13. Create one page “how I make a difference” form where employees show how their work makes a difference on a single sheet of paper. No rules how they do that.
  14. Create some team videos, attain a customer video testimonial.
  15. Miscellaneous – Create a wishes box, time capsule, business cards for everyone, a haiku contest.

Those are just a few of my ideas. What are yours?

Walking the Training Talk

I just finished reading my bi-monthly issue of Training Magazine. It highlighted the top 125 company training programs in the country. Some insights I gathered:

  1. 1. Most employees want at least two hours of training per month. If the employee desire is roughly 24 hours of training per year and they earn $50,000 then you have to deliver that training, including their cost of attendance at roughly $50 per hour, or $1200 year or 2.4% of payroll…and as you will see, that’s on the lower end of the budget for great companies.
  2. Unfortunately, less than 80% of employees get two hours of training per month. Is it the time? The money? A philosophy that training is not needed to perform at peak levels? If you are super concerned about time or money then make sure the training produces results.
  3. Employees want training to learn new skills, grow in their career, and be more productive. Don’t you want that too? Everyone wins when you train well. I just read an interesting survey on Lifetime Learning done by Pew.The info from that could be yet an additional article.
  4. Employees continue to acknowledge feedback as the greatest engagement factor. Meaning training alone, without feedback, is wasted time and money.
  5. While employees have shorter and shorter attention spans and prefer shorter training sessions, studies show that training is more effective when longer in duration. I say make the training fit the need. Sometimes micro-learning is perfect. Others times a deep dive is required.
  6. The average training spend has increased by at least 10% per year over the last five years. Have you kept pace? As George Gilder reminds us, we are in a knowledge economy, no matter what job we do.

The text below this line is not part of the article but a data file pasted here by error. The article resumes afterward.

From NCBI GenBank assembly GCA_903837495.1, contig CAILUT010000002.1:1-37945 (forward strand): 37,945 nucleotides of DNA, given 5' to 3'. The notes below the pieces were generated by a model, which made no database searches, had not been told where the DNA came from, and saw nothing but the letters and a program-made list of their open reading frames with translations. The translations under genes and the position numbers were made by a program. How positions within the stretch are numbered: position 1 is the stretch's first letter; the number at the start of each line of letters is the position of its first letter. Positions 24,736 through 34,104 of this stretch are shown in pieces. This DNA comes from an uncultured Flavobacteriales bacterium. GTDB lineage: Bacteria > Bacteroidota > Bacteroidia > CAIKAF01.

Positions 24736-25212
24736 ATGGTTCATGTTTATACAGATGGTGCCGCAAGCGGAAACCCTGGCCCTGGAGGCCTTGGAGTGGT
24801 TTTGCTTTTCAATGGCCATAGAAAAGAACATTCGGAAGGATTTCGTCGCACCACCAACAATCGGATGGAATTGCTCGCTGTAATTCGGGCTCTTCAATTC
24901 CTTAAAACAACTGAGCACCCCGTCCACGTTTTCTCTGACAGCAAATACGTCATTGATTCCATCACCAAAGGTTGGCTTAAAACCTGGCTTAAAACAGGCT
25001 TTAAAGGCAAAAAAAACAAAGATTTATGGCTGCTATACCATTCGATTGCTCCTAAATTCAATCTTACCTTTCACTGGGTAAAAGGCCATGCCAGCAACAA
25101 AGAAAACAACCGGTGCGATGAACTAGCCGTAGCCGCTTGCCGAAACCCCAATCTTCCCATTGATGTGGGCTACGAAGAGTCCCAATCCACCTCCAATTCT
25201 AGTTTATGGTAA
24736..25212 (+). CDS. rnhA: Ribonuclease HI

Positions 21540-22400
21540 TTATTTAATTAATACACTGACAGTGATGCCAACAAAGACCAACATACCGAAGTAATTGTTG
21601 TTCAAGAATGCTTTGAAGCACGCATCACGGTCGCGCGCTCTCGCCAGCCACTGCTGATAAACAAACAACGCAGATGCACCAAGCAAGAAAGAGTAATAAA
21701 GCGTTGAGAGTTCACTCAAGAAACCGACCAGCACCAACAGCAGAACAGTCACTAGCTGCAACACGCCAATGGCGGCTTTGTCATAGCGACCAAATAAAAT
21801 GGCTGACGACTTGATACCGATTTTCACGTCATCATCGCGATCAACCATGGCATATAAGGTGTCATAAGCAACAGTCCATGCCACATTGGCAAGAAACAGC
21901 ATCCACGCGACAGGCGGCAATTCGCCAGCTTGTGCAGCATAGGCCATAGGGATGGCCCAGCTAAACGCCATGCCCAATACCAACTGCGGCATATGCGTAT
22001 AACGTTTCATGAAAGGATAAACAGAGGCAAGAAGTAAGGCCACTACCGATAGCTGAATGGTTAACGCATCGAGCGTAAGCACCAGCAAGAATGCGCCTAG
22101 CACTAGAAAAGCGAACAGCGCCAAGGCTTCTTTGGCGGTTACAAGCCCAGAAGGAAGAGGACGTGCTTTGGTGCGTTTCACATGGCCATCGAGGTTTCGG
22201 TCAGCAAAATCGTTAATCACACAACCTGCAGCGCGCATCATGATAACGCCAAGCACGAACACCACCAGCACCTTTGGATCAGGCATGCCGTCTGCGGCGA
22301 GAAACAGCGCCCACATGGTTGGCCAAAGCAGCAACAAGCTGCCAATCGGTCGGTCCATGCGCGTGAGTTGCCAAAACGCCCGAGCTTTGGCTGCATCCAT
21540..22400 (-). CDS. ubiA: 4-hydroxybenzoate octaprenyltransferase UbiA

7. Most award winning companies say their training budget as a percentage of payroll is between 2% and 4%. There are outlier companies such as Quicken Loans which devote 8.3% of its payroll budget to training. What percentage of payroll do you devote to training?
  8. The vast majority have tuition reimbursement plans.
  9. Great training is a mix. Some online, some just-in-time, mentoring, Kaizen groups, presenters, trainers, TED talks, etc. Training is only limited by a company’s creativity.

There’s the general landscape. No doubt half of all companies train better than the other half, 10% do a great job of it and 1% do a world class job. Where do you stand?

If you walk the training talk then brand that fact on your about page, your hiring page, during your interview process and then execute it on or during orientation and throughout their career. This will improve your ability to hire and retain productive employees.

The Power of Peers

I have had the wonderful opportunity to present to over 350 Vistage CEO groups nationwide. I’ve had a firsthand opportunity to see the Power of Peers in action. Now I am a Chair for the first Vistage HR group in California.

When looking to build any peer group the 5 part formula is:

  • Select the right peers—this involves reflection on whether you are well suited for a group experience, and whether a particular group is right for you.
  • Create a safe environment—conversations must be confidential and free from judgmentalism.
  • Utilize a smart guide—maximizing the potential of any group depends on great leadership.
  • Foster valuable interaction—conversations must be directed to what really matters to help members achieve their goals.
  • Be accountable—your fellow members will expect you to do what you say you will do.

I was first introduced to the concept of peer groups in Napoleon Hill’s Think and Grow Rich. He discusses the value of The Mastermind group. It is an invaluable part of the success formula.

Whether you join Vistage or a similar group you can put Peer Power to use at work, at home and in the community.

How do you take advantage of the Power of Peers?